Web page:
The author redeems himself, barely. Readers, through the detective, come to know the victims intimately.  And while the perpetrators of violence have motives – those motives are stated rather than explored.  It is how the victims came under the purview of Unexplained Deaths that Raymond truly cares about.  How the timeline of their lives came to converge with their murderer’s at the moments of their deaths.  In How the Dead Live we gather information through conversations the unnamed detective has with the victim’s husband; in I Was Dora Suarez we read excerpts from Dora’s journal. The dead are treated with respect, empathy and kindness despite the violent circumstances of their deaths.

 ‘…However, my dead remarry in the air I breathe, invisible yet solid, reliving their situations in this wet house – a calm, upright spirit is the one response to evil, and that is our fight.

‘At least I know now what I have lost here I can never lose again.

‘Oh God, if I had been born stupid I would have gone to my death like an ox and been eaten for my meat by my tormentors without ever knowing or caring why.’

Empathy and some interesting stylistic innovations are the marks of this author’s work.  One of the most unusual and effective trick is the way Raymond incorporates cockney rhyming or “Geezer” slang into his characters’ dialogue. Criminals “do bird” in prison.  Snitches are “grasses”. The “Factory” is another name for the police station. To an American reader it’s like a foreign language – completely disarming.  The story could just as easily exist in the recent past or a distant and gritty dystopian future.  The novels are, in fact, set during Margaret Thatcher’s London – something not immediately apparent based on, nor particularly relevant to, most of what takes place.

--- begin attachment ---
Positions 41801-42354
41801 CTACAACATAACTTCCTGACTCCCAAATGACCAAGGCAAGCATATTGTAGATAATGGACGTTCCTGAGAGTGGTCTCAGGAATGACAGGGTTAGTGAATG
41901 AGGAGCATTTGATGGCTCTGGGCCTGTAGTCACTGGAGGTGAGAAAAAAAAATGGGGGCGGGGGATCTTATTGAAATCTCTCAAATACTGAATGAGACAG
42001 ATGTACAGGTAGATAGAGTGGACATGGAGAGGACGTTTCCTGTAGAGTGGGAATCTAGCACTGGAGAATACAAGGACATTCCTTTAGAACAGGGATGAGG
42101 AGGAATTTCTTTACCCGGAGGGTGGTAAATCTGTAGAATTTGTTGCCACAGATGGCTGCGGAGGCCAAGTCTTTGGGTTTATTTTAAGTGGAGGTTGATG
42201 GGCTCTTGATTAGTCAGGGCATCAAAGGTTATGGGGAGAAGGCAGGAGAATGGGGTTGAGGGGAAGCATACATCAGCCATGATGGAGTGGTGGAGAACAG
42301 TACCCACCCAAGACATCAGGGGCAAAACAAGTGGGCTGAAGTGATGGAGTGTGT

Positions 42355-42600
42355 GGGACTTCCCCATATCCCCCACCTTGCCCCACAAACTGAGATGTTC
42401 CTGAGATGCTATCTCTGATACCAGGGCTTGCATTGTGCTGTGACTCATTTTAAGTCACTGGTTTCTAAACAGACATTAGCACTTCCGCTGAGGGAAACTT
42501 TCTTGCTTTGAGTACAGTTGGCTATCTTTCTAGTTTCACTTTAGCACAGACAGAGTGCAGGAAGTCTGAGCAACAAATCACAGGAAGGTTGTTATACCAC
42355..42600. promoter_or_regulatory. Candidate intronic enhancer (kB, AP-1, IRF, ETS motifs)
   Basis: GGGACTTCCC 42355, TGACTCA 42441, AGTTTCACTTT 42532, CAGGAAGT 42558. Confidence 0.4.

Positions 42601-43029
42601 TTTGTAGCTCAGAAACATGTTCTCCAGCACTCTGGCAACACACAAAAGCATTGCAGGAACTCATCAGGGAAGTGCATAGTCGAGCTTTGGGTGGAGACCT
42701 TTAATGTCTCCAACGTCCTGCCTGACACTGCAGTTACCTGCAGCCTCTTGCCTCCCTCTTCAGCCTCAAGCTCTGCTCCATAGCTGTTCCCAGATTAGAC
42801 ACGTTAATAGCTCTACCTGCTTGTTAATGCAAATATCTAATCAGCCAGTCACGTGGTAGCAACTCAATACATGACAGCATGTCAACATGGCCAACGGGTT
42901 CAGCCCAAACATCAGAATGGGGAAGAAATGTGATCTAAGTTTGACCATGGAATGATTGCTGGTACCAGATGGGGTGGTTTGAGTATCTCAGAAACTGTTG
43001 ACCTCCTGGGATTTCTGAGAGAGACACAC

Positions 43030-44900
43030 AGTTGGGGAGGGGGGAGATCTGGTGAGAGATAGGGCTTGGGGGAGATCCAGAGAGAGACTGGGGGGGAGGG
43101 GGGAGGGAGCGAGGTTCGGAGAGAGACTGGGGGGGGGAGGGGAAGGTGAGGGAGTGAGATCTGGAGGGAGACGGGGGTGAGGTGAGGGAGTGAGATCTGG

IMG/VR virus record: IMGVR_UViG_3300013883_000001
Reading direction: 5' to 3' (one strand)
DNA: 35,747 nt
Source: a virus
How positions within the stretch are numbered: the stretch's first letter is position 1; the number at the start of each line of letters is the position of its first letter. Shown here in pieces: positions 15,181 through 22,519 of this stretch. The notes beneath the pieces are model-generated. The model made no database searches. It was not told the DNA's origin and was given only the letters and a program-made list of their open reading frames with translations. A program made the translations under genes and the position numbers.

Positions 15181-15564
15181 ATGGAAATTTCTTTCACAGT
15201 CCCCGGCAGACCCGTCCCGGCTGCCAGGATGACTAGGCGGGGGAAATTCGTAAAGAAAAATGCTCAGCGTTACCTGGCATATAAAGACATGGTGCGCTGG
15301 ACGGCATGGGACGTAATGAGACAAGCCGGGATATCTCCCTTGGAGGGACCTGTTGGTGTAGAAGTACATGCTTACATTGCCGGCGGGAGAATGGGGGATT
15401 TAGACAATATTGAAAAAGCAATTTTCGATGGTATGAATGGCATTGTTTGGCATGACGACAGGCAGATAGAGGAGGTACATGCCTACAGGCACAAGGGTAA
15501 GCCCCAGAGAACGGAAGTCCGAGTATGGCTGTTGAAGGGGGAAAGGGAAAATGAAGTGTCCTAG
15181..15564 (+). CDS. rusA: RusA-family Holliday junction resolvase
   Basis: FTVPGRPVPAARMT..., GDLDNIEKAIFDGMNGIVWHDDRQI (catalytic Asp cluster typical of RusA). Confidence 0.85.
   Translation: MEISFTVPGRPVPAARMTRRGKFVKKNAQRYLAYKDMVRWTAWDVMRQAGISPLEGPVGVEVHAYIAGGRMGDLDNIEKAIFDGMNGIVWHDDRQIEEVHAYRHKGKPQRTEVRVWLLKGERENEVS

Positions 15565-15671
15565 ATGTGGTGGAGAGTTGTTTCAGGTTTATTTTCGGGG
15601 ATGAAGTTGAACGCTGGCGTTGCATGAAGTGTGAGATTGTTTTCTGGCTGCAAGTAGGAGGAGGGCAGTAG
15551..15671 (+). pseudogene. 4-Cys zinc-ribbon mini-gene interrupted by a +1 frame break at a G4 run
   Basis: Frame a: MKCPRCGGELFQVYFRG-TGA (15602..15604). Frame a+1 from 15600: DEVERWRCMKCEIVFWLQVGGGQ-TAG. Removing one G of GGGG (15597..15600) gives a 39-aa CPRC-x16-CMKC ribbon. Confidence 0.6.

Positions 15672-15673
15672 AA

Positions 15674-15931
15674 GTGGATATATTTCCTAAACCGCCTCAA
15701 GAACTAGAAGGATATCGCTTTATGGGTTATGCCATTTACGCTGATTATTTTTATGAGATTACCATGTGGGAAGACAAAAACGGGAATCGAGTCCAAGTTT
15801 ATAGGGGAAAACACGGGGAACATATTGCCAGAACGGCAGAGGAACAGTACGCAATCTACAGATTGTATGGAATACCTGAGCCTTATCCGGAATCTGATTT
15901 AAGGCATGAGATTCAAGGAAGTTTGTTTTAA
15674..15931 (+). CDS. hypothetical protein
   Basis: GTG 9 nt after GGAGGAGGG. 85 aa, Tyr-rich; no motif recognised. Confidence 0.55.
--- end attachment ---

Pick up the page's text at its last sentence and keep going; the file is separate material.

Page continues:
The choice to leave the two central characters (the unnamed detective and his superior, the Voice), nameless adds to the feeling of being outside of time.  It  reminded me of Philippe Claudel’s novel The Investigation. Perhaps the anonymity is meant, as it was in Claudel’s novel, to express some kind of post-modern nihilism on the part of the author?  Or maybe Raymond was just bad at coming up with names?